Matthew 18:21-35

Time With Young People

I told my 9/11 story – where I was ten years ago, how I felt, and how my feelings have changed. The big word in today’s scripture reading is ‘forgiveness.’ What does forgiveness mean 10 years later? I think it means feeling the pain of what happened, but knowing other people’s pain too, and choosing to do good to each other. We always learn something new about forgiving each other and being forgiven ourselves. As Sunday School and school-year programming begins, I hope we learn still more this year.


Do you remember where you were another time? I was downstairs at a friend’s house, playing pool by self, kind of meditatively, and I was talking to God. I don’t remember the details of the conversation, but I felt a sudden reminder of these words from Romans 5: “the proof of God’s amazing love is this: that while we were still sinners, Christ died for us.” The idea smashed into me: while we were still sinners! That’s become a bedrock piece of my faith, that God’s grace came before anything I did to earn it – even before anything I could do to need it. The grace of God has the first and final word. Remembering where I was, picturing Jim and Debbie’s basement, helps to restore my sense of free grace.

Forgiveness must be free. I think Jesus meant that by telling this story of a debt forgiven. A servant owed his king millions of dollars, and there was no way he could repay it. It’s frightening but realistic in those days that the king could sell his servant as a slave on account of this debt. There was no way the servant could repay it, so the king could choose to hold it against him forever (note that this was strictly against the religious Law). We know this idea, not only in general but especially on 9/11/11. When wrongs can’t be undone, it seems easy to hold an endless grudge. But instead, the king forgives what can’t be fixed, the debt that can’t be paid. That’s exactly what forgiveness is, declining to hold the other in debt forever. Remember, that’s the king’s other option. There’s no way this debt could be repaid. It must either be held forever or go away completely. The bottom line for the king is the same.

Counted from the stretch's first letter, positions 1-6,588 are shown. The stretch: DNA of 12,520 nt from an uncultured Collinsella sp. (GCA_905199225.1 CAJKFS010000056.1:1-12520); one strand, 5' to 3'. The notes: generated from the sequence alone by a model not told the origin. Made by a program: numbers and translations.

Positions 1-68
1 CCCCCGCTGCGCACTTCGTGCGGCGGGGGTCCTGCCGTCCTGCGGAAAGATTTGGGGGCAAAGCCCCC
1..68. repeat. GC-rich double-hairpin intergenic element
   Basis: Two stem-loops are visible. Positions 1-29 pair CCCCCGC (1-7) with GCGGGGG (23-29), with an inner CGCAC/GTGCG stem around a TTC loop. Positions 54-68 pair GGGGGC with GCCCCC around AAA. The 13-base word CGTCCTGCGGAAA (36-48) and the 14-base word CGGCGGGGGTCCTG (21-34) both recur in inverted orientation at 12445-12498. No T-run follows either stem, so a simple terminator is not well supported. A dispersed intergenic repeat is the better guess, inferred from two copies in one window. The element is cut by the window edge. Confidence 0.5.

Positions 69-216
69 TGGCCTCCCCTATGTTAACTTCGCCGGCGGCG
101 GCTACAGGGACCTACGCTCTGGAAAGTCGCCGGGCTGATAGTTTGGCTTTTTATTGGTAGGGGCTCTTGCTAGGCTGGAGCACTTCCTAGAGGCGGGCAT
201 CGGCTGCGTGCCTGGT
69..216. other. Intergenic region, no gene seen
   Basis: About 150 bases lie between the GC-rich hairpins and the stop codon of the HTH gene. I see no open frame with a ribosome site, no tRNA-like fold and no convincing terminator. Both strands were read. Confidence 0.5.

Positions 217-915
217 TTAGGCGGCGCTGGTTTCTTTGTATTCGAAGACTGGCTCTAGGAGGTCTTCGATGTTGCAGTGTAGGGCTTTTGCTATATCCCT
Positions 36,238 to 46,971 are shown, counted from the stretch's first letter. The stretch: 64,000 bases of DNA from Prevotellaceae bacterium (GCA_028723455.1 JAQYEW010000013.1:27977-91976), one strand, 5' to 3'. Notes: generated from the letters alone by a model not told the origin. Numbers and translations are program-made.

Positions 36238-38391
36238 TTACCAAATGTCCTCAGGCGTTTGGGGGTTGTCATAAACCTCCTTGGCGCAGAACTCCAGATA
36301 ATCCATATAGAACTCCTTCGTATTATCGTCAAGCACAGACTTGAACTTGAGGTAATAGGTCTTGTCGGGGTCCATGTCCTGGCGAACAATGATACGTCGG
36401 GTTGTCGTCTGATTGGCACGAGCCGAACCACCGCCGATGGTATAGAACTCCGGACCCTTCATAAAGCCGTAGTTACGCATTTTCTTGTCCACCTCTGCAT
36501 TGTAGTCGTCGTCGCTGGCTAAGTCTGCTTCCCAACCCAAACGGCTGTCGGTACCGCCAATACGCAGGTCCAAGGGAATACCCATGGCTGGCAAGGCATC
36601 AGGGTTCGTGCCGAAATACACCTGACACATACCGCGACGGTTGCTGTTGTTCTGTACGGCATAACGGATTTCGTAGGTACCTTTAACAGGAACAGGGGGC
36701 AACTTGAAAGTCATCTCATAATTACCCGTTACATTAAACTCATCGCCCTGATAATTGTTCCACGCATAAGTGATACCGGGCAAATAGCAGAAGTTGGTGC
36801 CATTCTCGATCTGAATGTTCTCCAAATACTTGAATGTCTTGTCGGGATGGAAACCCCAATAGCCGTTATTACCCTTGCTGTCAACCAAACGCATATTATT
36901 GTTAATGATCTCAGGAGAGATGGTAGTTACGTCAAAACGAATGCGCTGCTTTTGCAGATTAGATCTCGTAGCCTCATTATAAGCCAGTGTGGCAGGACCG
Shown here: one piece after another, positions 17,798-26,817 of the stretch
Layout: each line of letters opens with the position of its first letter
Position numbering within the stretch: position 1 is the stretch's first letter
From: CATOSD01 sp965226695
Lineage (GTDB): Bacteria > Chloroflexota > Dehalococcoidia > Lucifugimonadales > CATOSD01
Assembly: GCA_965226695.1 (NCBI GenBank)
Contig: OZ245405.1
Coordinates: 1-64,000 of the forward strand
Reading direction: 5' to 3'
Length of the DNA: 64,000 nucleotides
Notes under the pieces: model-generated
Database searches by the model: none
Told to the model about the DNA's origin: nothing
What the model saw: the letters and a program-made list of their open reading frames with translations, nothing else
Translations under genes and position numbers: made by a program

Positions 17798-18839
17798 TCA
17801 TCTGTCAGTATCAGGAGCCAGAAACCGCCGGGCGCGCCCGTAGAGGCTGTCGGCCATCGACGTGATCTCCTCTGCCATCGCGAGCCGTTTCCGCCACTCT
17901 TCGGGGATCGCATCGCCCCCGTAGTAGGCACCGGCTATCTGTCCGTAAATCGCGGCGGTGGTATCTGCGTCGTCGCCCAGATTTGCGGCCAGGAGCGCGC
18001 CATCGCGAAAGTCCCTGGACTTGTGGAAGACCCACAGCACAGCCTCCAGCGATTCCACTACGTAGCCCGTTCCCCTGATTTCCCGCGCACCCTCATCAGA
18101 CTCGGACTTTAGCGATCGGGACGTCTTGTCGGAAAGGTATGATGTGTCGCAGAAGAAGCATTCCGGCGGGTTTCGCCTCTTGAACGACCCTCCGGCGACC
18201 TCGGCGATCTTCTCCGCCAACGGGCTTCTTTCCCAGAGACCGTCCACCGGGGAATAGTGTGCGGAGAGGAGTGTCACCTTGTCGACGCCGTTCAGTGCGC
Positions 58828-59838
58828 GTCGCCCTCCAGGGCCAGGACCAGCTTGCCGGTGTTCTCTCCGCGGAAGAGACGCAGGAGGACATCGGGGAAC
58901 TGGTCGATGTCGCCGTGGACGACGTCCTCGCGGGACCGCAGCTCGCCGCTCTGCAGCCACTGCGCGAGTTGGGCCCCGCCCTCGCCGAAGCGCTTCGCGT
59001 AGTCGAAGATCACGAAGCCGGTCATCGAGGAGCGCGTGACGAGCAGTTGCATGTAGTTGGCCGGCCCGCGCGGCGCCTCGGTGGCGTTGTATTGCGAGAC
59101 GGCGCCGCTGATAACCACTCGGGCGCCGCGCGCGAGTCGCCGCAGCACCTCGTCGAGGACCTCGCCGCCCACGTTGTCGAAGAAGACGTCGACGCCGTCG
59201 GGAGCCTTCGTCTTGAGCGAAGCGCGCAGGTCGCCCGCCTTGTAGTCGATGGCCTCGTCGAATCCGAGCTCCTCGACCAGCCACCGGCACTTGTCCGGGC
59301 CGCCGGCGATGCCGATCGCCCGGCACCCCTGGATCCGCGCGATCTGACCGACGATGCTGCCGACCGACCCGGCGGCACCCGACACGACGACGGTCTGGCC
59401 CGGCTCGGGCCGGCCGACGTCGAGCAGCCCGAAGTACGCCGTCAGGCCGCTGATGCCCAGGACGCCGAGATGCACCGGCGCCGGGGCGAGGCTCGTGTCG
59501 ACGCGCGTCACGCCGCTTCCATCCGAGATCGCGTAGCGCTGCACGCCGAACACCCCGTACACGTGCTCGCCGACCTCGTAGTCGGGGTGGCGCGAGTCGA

But the second half of the reading is more troubling. Our forgiven servant meets another who owes him very little, and he refuses to forgive him. In response to this, the king retracts his earlier forgiveness. Matthew tags that shift as the moral of the story: God won’t forgive you if you don’t forgive each other. Let me just say, if that’s true, I’m in deep trouble. If that’s true, we’re all in trouble. None of us forgives as deeply and freely as God, so how are we to be forgiven?

I wonder if that’s actually where Jesus is going with the word ‘debt.’ Jim isn’t here today, but those of you in his Sunday School class know that he disagrees with using the word ‘debt’ to describe sin. As I understand it, his point is that ‘debt’ suggests that we could owe God anything, as if God were on our level. I think that’s what Jesus gets at with ‘millions of dollars’ of debt. This astronomical number suggests that the king may as well be on a different order of being from the servant (as God is from us). And this is ultimately about God, of course. God is not a human king who holds debts and sells slaves. Instead, Jesus’ last word on God is ‘Father,’ and as we know, a parent doesn’t keep debts. Call it forgiveness, grace, or original blessing, but God doesn’t treat us as a cosmic mortgage lender. Instead, God chooses to be the giver of everything we are. Jesus uses the word ‘debt’ to tear down the idea of debt. Forgiveness makes the word, and the idea, meaningless. Our relationship with God as the source and ground of everything makes “debt” meaningless.